Enjoying internet access throughout the home

Mobile devices

Within a decade, internet access has gone from a weekend curiosity to a staple of daily life. We rely on internet connectivity to power our home assistants, for television and gaming entertainment and while we’re shopping, socialising and communicating. A house doesn’t feel like a home without a broadband router’s lights flashing discreetly away in one corner.

However, the routers provided by broadband companies aren’t always up to the demands of modern life. The same is true of the infrastructure connecting your new home with the information superhighway. Most providers are relying on a telephone line installed by Openreach, which often slows data speeds for the final leg of its journey into your home. So what can you do to boost and optimise internet access?

Openreach or fibre broadband?

This depends whether Virgin Media is cabled in your area. Because fibre connectivity extends directly into your premises (rather than up to the nearby exchange cabinet), it usually delivers superior line speeds. However, Openreach is also investing heavily in Fibre to the Premises infrastructure across Scotland, so don’t despair if your street isn’t cabled yet. Use a postcode speed checker to determine the best average speed achievable in your home. The higher the figure in Mbps, the more devices and web traffic it’ll support.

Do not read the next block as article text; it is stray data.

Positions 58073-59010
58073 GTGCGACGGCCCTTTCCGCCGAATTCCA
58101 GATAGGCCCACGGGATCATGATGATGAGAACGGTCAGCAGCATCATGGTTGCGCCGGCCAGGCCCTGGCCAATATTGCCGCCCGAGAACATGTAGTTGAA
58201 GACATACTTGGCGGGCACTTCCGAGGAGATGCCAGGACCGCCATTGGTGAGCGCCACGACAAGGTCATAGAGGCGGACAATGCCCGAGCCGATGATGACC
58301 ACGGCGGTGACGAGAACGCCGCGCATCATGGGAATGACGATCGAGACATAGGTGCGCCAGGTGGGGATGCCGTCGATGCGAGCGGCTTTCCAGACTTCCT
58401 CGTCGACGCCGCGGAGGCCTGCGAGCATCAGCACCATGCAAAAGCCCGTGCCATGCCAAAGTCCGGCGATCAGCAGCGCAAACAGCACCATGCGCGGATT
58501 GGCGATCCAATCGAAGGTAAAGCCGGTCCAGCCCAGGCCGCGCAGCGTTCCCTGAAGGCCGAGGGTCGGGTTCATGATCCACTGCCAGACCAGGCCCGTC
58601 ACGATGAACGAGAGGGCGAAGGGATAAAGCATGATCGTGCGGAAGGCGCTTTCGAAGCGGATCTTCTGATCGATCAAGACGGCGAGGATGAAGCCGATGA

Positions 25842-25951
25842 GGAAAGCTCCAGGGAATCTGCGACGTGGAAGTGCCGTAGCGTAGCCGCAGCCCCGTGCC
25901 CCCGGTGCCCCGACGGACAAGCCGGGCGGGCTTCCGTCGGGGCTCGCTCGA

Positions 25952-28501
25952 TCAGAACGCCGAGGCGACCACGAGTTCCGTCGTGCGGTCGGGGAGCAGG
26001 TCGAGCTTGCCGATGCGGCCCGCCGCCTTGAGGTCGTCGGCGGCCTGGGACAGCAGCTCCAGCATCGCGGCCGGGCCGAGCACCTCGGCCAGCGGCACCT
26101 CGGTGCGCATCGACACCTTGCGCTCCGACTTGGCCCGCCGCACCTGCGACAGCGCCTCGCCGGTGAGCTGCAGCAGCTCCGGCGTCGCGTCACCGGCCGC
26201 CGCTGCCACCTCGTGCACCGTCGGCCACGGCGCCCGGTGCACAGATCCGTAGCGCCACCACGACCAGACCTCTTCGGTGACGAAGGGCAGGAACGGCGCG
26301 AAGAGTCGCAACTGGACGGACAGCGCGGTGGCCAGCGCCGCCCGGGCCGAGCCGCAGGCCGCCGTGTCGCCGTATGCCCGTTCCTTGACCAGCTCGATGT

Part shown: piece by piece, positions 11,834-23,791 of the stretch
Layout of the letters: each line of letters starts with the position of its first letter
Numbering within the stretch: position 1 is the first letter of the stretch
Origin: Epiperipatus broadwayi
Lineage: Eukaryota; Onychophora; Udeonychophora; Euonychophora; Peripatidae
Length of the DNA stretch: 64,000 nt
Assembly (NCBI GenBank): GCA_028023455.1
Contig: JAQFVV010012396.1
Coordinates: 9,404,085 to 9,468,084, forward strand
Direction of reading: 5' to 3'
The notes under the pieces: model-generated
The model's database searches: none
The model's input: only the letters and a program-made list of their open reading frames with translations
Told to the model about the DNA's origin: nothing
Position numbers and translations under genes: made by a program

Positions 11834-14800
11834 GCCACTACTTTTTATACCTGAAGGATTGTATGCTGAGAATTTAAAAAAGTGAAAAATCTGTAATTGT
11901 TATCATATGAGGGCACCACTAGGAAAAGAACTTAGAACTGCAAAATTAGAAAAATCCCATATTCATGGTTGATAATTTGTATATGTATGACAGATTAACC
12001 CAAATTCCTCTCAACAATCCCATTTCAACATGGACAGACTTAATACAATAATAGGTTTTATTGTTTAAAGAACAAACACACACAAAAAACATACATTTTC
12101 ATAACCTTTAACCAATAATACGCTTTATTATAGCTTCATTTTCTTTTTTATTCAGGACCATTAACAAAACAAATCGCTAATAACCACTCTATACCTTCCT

Hardwired always beats wireless

If you ever report a broadband fault, technical support staff will ask you to plug a computer into your router. Those chunky Ethernet cables with their brightly-coloured Lego-brick plugs transfer data far more reliably than Wi-Fi, which is susceptible to interference and dropouts. You’ll also enjoy superior connection speeds by plugging devices straight into the router. Look for Ethernet ports on desktop computers and laptops, games consoles and smart TVs.

Powerline adaptors

If it’s not possible to run Ethernet cables between your router and specific devices, invest in a set of Powerline adaptors. Resembling lamp timers, these bulky white adaptors use domestic plug sockets to pipe data around a property’s electrical circuits. This ensures devices in any room are able to receive superfast internet bandwidth. Powerline adaptors are slightly slower than a direct Ethernet connection, but much faster than Wi-Fi.

Banish range anxiety

Broadband routers supplied by domestic providers tend to be cheaply made, only beaming Wi-Fi signals across a modest area. If your home is large or unusually laid out, you might struggle to pick up wireless signals in far-flung rooms, let alone the garden. One solution involves investing in a more expensive router sporting external aerials, which help it to cover a larger area. A similar effect is achieved by mesh extenders – small satellite units amplifying the main router’s signal, to multiply its area of coverage.

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